The user may be in breach of its ISP's terms and conditions, particularly if the site is being used for illegal or immoral purposes. You could then bring this to the ISP's attention and ask them to suspend the site. Although, the ISP cannot transfer the domain name to you, the registrant may be more willing to transfer the domain name for a reasonable sum if holding on to the domain proves more trouble than it is worth.
When a person registers gTLD the Uniform Dispute for Domain Names Resolution Policy (UDRP) is automatically incorporated into the registration agreement. Some country code top level domains (ccTLDs) such as .mx (Mexico) and .ro (Romania) have also opted into the UDRP. Complaints can be filed with one of four of bodies, the largest of which is WIPO. Countries not using ICANN's UDRP may use a different form of dispute resolution, e.g. Nominet for .uk domain names. The processes for these will depend on the rules of that country's registry; however they are often similar to the ICANN procedure. If no dispute resolution procedure exists you may have to issue court proceedings.
The UDRP process is relatively quick, with decisions given between 30 - 60 days of filing the complaint. It is also reasonably cheap with UDRP costing around $1,500 for a single panellist and $3,000 for three panellists for a complaint involving up to five domain names. (for cases involving .uk domain names the Nominet adjudicator's fees are £750 plus VAT).
With the dispute resolution procedures there are also no jurisdictional issues, which is useful as a lot of registrants are not UK-based. Another advantage is that filing a complaint will also temporarily prevent the registrant from transferring a domain name to any third party until a decision has been reached.
Panellists are not bound to follow previous decisions and can be uncertain and inconsistent. Each decision is based on its facts. For example, www.barcelona.com was transferred to the city authorities despite being used in connection with a legitimate business, whereas www.stmoritz.com or www.mexico.com were not transferred to the city authorities. In the latter case WIPO ruled that the Mexican Tourist Board was guilty of reverse domain name hijacking. However, to improve the consistency of decisions WIPO launched a new internet information tool in March 2005 containing precise trends and analysis of decisions to enhance the predictability and certainty of decisions.
Decisions using the UDRP are also not binding on courts and proceedings can be initiated after the panel has given its judgment. Unlike court action damages and costs are also irretrievable and arbitrations have no power to issue emergency injunctions. The proceedings or decisions cannot be kept confidential unlike other ADR mechanisms, despite several attempts by complainants to achieve this. This could be an important consideration as a company may wish to avoid adverse publicity especially in relation to "gripe" sites.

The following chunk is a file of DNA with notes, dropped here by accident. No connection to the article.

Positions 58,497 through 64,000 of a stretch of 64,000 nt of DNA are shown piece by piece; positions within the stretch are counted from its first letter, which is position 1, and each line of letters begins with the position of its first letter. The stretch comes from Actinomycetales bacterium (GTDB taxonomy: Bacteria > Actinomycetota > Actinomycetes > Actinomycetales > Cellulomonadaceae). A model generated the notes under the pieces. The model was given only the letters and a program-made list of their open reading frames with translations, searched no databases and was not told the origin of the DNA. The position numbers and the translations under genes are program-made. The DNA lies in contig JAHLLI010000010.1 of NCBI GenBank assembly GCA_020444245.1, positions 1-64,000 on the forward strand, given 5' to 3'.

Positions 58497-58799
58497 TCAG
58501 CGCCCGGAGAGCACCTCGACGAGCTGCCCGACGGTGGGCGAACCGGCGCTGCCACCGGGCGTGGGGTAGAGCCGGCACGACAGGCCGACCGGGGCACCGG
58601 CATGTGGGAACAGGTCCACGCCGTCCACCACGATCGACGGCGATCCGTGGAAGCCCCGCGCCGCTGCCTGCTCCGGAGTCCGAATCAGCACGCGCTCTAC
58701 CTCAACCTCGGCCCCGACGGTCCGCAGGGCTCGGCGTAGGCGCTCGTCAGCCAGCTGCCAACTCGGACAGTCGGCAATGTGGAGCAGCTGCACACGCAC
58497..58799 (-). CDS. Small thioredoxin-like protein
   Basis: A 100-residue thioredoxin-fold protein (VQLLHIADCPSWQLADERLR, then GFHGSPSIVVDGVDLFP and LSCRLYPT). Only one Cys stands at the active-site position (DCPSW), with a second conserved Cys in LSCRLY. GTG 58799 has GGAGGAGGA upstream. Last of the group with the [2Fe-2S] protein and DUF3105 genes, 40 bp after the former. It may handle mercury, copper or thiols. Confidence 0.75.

(1) Identical to or confusingly similar. The domain in dispute must be identical to or confusingly similar with a name, trade mark or service mark in which you have rights. Note this can cover unregistered trade marks such as names of well known personalities, e.g. the author Jeanette Winterson or names that have acquired distinctiveness through their use.
(2) No legitimate rights or interests. The registrant must have no legitimate rights or interests of its own in the disputed domain name. Legitimate use is broadly when the domain name is being used (or planning to be used) in connection with a bona fide offering of goods and services before the registrant is aware of the dispute.
Authorised distributors or licensees have been held to have legitimate rights, with unauthorised users or those claiming to be an official site not having legitimate interests. But occasionally the arbitrator will give the registrant the benefit of the doubt, particularly if the domain is a generic word or the registrant has a reasonably plausible use, e.g. www.sting.com. Other problematic areas in relation to legitimate interests are fan sites for celebrities. These are generally thought to be legitimate except where they are being used for commercial gain.
(3) Bad faith. The disputed domain must have been registered and used in bad faith. Both these elements of bad faith must be proved. The UDRP has set out a non-exhaustive list of what constitutes bad faith. These include the following:
Nominet will order the transfer of .uk domain names provided you can show that you have a right (whether or not registered trade mark rights) in the name which is identical or similar to the domain name and that the registrant's registration is an 'abusive registration'. Much like the UDRP's bad faith requirement, Nominet will consider a registration abusive if it has been registered or used in a way that creates an unfair advantage or is unfairly detrimental to the complainant's rights. Much the same behaviour that indicates bad faith in UDRP decisions will also constitute an abusive registration in Nominet's procedure.
The Nominet procedure involves various stages. The first step is a non binding, confidential and without prejudice mediation to resolve the dispute. Failing this a decision will be made by an individual expert. In some circumstances, the losing party then has the option to appeal to a panel of three experts or initiate court proceedings.
This may well be the best course of action if no bad faith is displayed, bad faith is difficult to prove or you want to pursue costs and/or damages from the Registrant for their use of your mark. It should be noted that due to the international nature of the internet, care should be taken to ensure that the court used is the appropriate forum with the appropriate choice of law.